YOU CAN AFFECT THE QUALITY OF THE WATER YOU DRINK
Many public drinking water systems are contaminated each year by pollutants or contaminants that back flow into the water system through unprotected cross-connections. Identifying and eliminating or protecting cross connections is a matter of public health.
WHAT IS A CROSS-CONNECTION?
A cross-connection is a physical connection (piping configuration) between the public drinking water system and anything else, including another water supply that can allow pollutants or contaminants to back flow into the public drinking water system.
WHAT IS BACKFLOW?
Backflow is the reversal of the flow from a residential or commercial water system back into the public drinking water system. A back flow incident could carry pollutants or contaminants into our public drinking water supplies making them unsafe to use.
CAN I AVOID CROSS-CONNECTION AND BACKFLOW?
Yes! Several common cross connections are described in the following paragraphs.
Threaded Hose Connections (Hose Bibs)
A large majority of back flow incidents are created by the common garden hose. Modern Plumbing Codes require that all threaded potable water outlets (hose bibs or sill cocks), except water heater drains and clothes washer connections, be protected by a non-removable hose bib vacuum breaker or an atmospheric vacuum breaker. The installation of a hose bib vacuum breaker is an inexpensive way to protect against contamination.
Kitchen and Bathroom Faucets
Kitchen and bathroom facets are generally designed with an adequate air gap between the end of the faucet and the flood rim of the sink. They are manufactured so that a hose can not be attached to the end of the faucet. Slip on hose connections can defeat the protection of the air gap and should not be used.
Hand held shower sprayers and other similar hose attachments also pose a problem. If submerged in the water, back-siphonage can occur. This problem can be corrected by installing a special hose vacuum breaker.
Your washing machine has air gaps built in at the factory. Utility sink faucets must be equipped with a hose bib vacuum breaker or atmospheric vacuum breaker.
Drain lines from water softeners and water conditioners are typically connected to the sewer line. An air gap must be provided between the end of the drain line and the sewer line to eliminate the possibility of raw sewage being back-siphoned into the drinking water system.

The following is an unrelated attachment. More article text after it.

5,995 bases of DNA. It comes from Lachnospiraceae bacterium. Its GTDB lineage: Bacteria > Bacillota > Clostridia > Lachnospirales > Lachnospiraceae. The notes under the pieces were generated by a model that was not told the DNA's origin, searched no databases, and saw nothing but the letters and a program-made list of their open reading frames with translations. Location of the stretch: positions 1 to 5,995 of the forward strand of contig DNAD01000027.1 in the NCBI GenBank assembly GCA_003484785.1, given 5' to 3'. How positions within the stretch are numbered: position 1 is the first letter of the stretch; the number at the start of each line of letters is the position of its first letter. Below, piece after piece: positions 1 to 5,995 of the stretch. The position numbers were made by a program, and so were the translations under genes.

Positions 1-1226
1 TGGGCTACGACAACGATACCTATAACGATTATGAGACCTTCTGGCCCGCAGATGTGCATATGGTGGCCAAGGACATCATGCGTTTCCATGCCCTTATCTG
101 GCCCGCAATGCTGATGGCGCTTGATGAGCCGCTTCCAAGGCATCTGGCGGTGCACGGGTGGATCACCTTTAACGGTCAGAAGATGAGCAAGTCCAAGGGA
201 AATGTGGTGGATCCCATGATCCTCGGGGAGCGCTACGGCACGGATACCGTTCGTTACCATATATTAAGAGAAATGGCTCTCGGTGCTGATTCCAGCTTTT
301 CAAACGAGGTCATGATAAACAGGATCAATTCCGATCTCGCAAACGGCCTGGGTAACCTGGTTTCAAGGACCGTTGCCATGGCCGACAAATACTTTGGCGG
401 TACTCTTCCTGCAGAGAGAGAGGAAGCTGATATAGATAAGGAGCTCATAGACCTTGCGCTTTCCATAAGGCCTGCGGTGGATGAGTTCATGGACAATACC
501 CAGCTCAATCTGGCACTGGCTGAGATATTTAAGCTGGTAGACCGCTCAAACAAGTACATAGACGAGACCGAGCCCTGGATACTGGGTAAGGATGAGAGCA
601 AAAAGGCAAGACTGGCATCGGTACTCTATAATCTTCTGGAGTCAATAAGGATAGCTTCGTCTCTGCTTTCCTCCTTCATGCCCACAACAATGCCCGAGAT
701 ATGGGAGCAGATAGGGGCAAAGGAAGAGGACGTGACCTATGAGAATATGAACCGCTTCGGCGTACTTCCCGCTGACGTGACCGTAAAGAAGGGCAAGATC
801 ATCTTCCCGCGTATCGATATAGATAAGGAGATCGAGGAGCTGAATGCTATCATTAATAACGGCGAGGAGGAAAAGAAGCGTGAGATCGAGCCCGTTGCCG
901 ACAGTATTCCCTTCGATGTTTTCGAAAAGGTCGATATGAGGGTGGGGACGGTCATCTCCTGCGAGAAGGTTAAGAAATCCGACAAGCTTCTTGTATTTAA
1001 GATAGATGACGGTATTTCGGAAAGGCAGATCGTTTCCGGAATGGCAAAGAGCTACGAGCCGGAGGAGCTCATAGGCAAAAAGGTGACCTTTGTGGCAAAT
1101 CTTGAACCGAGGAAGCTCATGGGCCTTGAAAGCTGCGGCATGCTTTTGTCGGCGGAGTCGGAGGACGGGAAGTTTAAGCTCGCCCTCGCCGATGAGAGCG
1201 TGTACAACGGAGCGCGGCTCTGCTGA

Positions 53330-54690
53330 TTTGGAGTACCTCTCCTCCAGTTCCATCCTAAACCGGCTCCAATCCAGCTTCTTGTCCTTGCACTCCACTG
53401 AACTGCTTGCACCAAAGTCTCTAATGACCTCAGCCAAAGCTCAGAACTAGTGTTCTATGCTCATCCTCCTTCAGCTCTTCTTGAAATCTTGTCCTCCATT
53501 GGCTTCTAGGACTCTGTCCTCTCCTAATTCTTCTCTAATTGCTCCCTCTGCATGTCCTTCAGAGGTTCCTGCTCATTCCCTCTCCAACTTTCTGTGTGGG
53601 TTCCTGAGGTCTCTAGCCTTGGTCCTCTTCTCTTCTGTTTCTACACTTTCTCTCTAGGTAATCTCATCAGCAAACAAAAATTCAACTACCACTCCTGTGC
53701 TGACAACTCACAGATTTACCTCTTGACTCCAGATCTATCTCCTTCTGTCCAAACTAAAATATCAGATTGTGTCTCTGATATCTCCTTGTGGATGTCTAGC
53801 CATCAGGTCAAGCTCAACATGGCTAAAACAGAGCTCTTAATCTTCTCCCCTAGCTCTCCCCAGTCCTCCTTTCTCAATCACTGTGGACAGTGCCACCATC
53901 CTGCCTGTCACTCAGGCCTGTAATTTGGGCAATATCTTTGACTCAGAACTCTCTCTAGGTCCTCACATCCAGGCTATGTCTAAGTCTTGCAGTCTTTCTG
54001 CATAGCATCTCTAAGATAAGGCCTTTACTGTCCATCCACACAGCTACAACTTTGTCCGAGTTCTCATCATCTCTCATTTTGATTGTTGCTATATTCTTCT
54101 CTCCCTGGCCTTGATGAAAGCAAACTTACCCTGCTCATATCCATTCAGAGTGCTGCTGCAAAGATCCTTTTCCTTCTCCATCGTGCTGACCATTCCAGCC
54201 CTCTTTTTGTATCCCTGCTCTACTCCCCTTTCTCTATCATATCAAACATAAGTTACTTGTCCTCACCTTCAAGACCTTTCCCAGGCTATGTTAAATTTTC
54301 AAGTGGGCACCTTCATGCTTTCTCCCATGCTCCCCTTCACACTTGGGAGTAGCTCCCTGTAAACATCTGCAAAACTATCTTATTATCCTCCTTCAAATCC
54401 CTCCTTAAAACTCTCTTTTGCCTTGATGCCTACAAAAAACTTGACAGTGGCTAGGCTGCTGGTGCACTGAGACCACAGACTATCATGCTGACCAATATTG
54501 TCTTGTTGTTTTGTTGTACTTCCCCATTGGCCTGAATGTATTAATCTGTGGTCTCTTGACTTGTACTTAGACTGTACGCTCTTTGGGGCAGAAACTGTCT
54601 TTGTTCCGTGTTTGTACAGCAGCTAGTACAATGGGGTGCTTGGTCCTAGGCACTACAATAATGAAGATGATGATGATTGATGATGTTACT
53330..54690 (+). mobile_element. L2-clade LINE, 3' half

Sinks used for special purposes such as home photography darkrooms, arts and crafts, etc. must be protected by vacuum breakers to ensure that chemicals or other pollutants will not enter the water supply.
Ballcock Assemblies in Toilets
Many toilets are equipped with ballcock assemblies that do not meet code. These assemblies can allow water from the toilet tank to be siphoned back into the drinking water supply. Anti-siphon ballcock assemblies must be used to protect against back-siphonage.
Landscape Sprinkling System
The Plumbing Code requires that all landscape sprinkling systems connected to the public drinking water system be equipped with an approved back flow prevention device or assembly.
Any sprinkling system that can utilize both public drinking water supplies and secondary water supplies must follow specific plumbing regulations to prevent raw water from entering the drinking water system!
WHERE CAN I GET INFORMATION OR HAVE MY QUESTIONS ABOUT CROSS CONNECTIONS ANSWERED?
Call your local plumbing inspector or call the office at 435-644-3997 regarding cross connection control and back flow prevention requirements in your specific area.
For further information call:
Utah Chapter – American Backflow Prevention Association – 801-949-5512
Utah State Division of Drinking Water – 801-536-4200